Reading through the USMNT-Mexico rivalry article alongside the Yunus Musah article was quite interesting. As a Mexican-American, I found myself relating to the names mentioned in the ESPN article and Yunus himself.

When I was a kid, I wanted to play professional soccer. It was more of a dream than anything realistically able to happen, but it was exciting to think about. I dreamed of playing for a big club and scoring in the Champions League. I didn’t even think about what national team I would play for.

In this situation, I would say something similar to what Ochoa had to say “in the US, I was Mexican, and in Mexico, I was the gringo.” I can’t remember what movie it was, but there was a line that I found to be true in many situations. It went like this “For Mexicans, you have to act twice as Mexican to fit in, and for the United States, you have to act twice as American to fit in.” It is almost like you have to overcompensate, which these players may have struggled with. Which country did they belong to more, or which one is their home?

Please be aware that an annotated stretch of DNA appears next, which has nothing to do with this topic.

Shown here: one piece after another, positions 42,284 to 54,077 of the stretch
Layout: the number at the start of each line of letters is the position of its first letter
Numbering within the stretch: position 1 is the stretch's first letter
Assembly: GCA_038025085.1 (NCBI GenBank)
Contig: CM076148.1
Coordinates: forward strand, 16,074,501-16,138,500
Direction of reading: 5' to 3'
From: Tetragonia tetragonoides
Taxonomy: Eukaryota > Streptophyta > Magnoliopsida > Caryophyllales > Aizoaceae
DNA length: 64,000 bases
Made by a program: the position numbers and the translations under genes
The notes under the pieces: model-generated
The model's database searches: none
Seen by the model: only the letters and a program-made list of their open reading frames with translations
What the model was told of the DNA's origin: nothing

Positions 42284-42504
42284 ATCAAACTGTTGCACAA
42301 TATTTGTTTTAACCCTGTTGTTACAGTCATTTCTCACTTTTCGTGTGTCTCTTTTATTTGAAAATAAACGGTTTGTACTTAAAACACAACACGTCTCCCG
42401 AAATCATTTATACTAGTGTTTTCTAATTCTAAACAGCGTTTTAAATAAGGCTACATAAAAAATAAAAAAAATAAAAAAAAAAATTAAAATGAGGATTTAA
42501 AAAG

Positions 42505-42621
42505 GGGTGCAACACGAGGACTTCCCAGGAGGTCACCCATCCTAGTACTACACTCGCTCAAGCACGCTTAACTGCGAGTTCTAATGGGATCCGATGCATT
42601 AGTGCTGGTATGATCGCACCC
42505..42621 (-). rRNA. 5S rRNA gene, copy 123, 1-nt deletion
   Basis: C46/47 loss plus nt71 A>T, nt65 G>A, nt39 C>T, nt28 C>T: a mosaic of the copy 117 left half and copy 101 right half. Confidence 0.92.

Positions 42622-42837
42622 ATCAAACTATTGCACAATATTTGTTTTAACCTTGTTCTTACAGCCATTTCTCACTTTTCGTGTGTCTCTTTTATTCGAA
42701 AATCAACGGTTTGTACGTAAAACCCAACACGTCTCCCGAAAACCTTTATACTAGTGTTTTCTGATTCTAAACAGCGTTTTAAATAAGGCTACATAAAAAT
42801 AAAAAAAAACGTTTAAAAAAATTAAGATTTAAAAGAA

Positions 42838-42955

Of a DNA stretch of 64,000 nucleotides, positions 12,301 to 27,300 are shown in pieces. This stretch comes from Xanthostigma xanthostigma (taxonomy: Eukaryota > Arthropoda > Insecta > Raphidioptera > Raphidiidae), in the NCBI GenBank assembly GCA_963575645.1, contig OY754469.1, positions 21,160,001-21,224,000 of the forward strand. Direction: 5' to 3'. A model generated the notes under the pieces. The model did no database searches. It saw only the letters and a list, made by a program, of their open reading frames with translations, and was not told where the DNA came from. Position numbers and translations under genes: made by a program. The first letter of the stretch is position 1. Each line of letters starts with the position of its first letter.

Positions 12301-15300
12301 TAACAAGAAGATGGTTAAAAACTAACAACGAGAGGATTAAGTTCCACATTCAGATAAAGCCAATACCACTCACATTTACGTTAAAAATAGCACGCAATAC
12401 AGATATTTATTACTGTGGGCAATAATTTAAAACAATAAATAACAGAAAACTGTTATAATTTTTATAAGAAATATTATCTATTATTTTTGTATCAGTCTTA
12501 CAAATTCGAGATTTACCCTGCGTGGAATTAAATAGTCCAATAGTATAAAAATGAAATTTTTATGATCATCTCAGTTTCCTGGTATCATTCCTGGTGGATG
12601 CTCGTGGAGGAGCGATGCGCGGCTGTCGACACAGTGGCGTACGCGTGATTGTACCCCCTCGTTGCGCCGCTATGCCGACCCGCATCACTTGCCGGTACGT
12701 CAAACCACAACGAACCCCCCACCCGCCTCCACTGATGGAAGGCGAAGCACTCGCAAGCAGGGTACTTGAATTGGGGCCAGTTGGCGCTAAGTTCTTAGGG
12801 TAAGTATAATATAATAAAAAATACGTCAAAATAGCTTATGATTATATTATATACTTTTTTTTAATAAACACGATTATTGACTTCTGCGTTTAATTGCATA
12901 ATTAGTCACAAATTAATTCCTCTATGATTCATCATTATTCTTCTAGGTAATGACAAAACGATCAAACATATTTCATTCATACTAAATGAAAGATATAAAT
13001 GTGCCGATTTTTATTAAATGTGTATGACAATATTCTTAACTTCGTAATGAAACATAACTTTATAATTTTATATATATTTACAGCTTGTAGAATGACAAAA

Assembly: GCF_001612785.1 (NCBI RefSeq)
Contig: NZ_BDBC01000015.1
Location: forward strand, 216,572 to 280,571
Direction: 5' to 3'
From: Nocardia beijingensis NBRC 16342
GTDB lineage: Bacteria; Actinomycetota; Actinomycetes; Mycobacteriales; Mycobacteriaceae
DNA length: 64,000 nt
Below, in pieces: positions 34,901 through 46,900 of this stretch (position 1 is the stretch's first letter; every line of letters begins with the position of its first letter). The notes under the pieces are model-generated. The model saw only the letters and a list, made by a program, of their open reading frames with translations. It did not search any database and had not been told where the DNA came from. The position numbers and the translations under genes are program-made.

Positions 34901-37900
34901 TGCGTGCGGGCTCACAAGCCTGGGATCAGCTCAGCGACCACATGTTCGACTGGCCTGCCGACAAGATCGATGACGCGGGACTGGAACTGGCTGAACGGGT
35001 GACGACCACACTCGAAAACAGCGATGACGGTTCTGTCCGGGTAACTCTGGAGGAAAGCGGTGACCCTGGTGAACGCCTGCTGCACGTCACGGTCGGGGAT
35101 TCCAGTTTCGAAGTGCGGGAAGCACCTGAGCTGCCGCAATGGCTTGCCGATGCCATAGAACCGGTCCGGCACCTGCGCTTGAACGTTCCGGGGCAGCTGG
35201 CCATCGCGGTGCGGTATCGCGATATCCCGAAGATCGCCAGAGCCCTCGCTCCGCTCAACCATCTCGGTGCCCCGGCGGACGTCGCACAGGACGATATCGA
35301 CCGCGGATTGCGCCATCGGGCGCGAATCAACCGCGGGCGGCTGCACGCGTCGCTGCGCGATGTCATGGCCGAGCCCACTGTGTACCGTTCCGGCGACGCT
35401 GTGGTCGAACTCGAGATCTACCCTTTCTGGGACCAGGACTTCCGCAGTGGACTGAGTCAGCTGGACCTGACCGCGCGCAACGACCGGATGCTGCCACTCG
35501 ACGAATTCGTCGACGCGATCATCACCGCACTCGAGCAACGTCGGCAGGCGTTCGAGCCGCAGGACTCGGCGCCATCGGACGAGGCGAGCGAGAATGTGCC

Yunus seemed to take that approach differently. He was of many nationalities and was eligible to play for up to four national teams, but for him, “home” was more of a state of mind. It isn’t some physical space like a country you are born in; instead, it is a place you can feel happy in. 

It is something to think about. I mentioned that I was thinking about playing for a club and not for a national team. And that is something the players in both articles mentioned. They wanted to go pro, and the headache of picking between national teams is probably something they never thought about. However, they would agree with me in saying that that is an excellent problem to have. To play professionally in any sport is the dream of millions, and I want to see these players succeed in the future.